case presented tlierefore a possession acquired by fraud in the face
of the dissent of the other partner, making it a tortious and not a
lawful possession. Demand and refusal were not necessary to estab-
lish a conversion.

Finding no error in the record, the judgment is affirmed.^

Only so much of the opinion is given as relates to the 7th point.

Where goods are delivered under a contract of sale induced by the ven-
dee's fraudulent misrepresentations, the vendor can, on discovering the fraud,
without previous demand, bring trover against the vendee, Strayhorn v. Giles,
22 Ark. 517 (1861) ; Thompson v. Rose, 16 Conn. 71 (1844), semble; Moody
V. Drown, 58 N. H. 45 (1876), or against any subvendee of his who has par-
ticipated in the fraud; Luckey v. Roberts, 25 Conn. 486 (1857), or has knowl-
edge thereof, or of facts sufficient to put him on inquiry, Gage v. Epperson, 2
Head 669 (Tenn. 1859) ; Butters v. Haiighwout, 42 111. 18 (1866) ; Thurston
V. Blanchard, 22 Pick. 18 (Mass. 1839) ; Holland v. Bishop, 60 ^linn. 23

Where the fraudulent vendee assigns the goods to an assignee for the ben-
efit of creditors, who is, of course, not a purchaser for value, "the legal title



In the Exchequer, June 1, 1841. 8 M. & W. 540.

Trover for divers, to wit, two horses. Plea : Not guilty. The
cause was tried before Maule, J., at the last spring assizes for
Liverpool, and on the 15th of October, 1840, the plaintiff had em-
barked on board the defendant's ferry-boat at Birkenhead, having
with him two horses, for the carriage of which he had paid the usual
fare. It was alleged that the plaintiff misconducted himself and be-
haved improperly after he came on board the steamboat, and when
the defendant came on board he told the plaintiff" that he would not
carry the horses over, and that he must take them on shore. The
plaintiff refused to do so, and the defendant took the horses from
the plaintiff, who was holding one of them by the bridle, and put
them on shore on the landing-slip. They were driven to the top of the
slip, which was separated by gates from the high road, and turned
loose on the road. They were shortly afterwards seen in the stables
of a hotel at Birkenhead, kept by the defendant's brother. The
plaintiff' remained on board the steamboat, and was conveyed over
the river to Liverpool. On the following day the plaintiff sent to
the hotel for the horses, but the parties in whose possession they
were refused to deliver them up. A message, however, was after-
wards sent to him by the hotel-keeper, to the eff'ect that he might
have the horses on sending for them and paying for their keep ; and
that if he did not send for them and pay for their keep, they would
be sold to pay the expense of it. The plaintiff then brought the pres-
ent action. The horses were subsequently sold by auction. The de-
fence set up at the trial was, that the plaintiff had misconducted him-

is in the assignor at the tjme he makes the assignment, and that title passing to
the assignee, who is innocent of fraud, a demand by the vendor must be made
before an action for its recovery can be brought," National Butchers, etc.,
Bank V. Hubbcll, 117 N. Y. 384 (1889), Peckham, J., p. 398; contra: Farley
V. Lincoln, 51 N. H. 577 (1872). As to the necessity of demand before bring-
ing trover against a sheriff levying upon the goods while in the fraudulent
vendee's possession, see Thompson v. Rose, 16 Conn. 71 : Acker v. Campbell,
23 Wend. 371 (1840) ; Bussing v. Rice, 2 Cush. 48 ( .Mass. 1848), in the two lat-
ter cases it being held that replevin lies without demand.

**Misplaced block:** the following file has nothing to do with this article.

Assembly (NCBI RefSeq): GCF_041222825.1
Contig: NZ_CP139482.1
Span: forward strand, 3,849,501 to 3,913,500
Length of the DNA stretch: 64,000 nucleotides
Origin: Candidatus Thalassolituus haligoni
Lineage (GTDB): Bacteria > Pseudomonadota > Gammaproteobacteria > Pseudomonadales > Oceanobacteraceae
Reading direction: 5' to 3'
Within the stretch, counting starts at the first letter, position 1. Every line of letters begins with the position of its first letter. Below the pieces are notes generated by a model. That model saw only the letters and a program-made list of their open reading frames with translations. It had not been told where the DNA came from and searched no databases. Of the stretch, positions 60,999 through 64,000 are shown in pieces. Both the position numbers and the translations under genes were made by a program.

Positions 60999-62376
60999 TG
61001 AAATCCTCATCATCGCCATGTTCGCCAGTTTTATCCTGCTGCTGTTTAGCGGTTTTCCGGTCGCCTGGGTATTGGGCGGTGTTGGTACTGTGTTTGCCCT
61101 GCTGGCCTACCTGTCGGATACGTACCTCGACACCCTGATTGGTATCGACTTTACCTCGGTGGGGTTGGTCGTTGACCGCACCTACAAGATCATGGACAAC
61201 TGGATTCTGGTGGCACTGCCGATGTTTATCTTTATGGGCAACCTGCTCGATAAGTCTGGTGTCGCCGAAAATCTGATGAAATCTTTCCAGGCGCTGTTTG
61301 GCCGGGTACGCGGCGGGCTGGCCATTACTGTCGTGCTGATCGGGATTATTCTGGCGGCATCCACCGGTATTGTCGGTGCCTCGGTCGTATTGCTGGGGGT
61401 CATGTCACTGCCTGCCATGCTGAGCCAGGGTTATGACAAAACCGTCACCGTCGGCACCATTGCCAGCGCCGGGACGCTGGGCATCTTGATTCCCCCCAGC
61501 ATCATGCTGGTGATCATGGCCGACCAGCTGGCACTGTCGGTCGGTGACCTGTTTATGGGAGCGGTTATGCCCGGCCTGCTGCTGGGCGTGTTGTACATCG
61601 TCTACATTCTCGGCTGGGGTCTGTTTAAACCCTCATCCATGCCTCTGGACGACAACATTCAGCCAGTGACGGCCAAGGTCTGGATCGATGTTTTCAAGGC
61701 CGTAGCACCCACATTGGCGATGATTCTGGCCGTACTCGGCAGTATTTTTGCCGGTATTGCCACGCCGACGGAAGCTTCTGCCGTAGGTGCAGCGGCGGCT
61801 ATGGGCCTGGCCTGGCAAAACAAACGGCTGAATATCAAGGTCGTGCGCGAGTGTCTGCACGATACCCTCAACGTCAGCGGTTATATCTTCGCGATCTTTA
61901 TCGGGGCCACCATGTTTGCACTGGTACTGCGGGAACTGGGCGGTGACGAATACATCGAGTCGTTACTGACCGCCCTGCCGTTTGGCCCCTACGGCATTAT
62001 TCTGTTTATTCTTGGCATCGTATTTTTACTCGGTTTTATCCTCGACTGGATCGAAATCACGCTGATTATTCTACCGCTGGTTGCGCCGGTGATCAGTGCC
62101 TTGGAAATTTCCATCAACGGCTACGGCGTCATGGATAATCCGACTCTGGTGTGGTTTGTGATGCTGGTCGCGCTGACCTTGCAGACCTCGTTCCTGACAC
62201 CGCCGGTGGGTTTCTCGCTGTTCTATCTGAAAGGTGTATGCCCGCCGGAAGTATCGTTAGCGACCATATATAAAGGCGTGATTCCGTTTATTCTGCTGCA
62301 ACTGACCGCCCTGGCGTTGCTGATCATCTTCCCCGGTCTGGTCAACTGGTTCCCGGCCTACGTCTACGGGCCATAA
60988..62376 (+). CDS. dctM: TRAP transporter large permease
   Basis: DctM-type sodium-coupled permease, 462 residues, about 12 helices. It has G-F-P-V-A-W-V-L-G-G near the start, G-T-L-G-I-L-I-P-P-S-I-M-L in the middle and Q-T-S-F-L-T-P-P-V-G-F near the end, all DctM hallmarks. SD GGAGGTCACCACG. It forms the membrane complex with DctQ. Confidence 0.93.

So any fraudulent scheme or any illegal pressure whereby one induces an-
other to give or deliver such other's property to him, is a conversion without
more; Porell v. Cavanaugh, 69 N. H. 364 (1898), defendant, who had been in-
duced by fraud of one X to part with his property which came into the hands
of the plaintiff, an innocent purchaser for value, induced the latter to return
the property by falsely stating that his sale to X was conditional; Baird v.
Howard, 51 Ohio St. 57 (1894), sale by man helplessly drunk; Dean v. Ross,
178 Mass. Z97 (1901), spiritualistic medium induced widow to give her cer-
tain bonds by pretended messages from deceased husband; Hagar v. Norton,
188 ^lass. 47 (1905) ; and see Corr v. Elder, 9 Pa. Super. Ct. 228 (1899) ; Sum-
mersett v. Jarvis, 3 Brod & Bing. 2 (1822), a farmer gave up his books to a 1
assignee under a void commission of bankruptcy.

Where goods are delivered by mistake, the transferee is liable if. but
cnlv if, he takes, retains, or disposes of it with knowledge of the mistake.
Chapman v. Cole, 12 Gray 141 (Mass. 1858).



self and behaved improperly on board, and that the horses were
sent on shore in order to get rid of the plaintiff, by inducing him to
follow them. The learned judge told the jury that the defendant, by
taking the horses from the plaintiff and turning them out of the
vessel, had been guilty of a conversion, unless they thought the
plaintift"s conduct had justified his removal from the steamboat, and
he had refused to go without his horses ; and that if they thought the
conversion was proved, they might give the plaintiff damages for
the full value of the horses. The jury found a verdict for the plain-
tiff with £40 damages, the value of the horses.

In Easter term last, the rule was obtained calling upon the
plaintiff to show cause why the verdict should not be set aside on
the ground of misdirection, both as to the proof of a conversion, and
also as to the amount of damages ; against which rule

W. H. Watson and Atherton now showed cause. The evidence
showed that which clearly amounted to a conversion, and it was not
affected by the circumstance that the plaintiff had the means after-
wards, if he had chosen, of obtaining the horses again. A wrongful
removal of a chattel, even for a few yards, amounts in law to a con-
version. (Lord Abinger, C. B. According to that argument, every
trespass is a conversion.) If a man takes and rides another per-
son's horse without his consent, however short a distance, it is in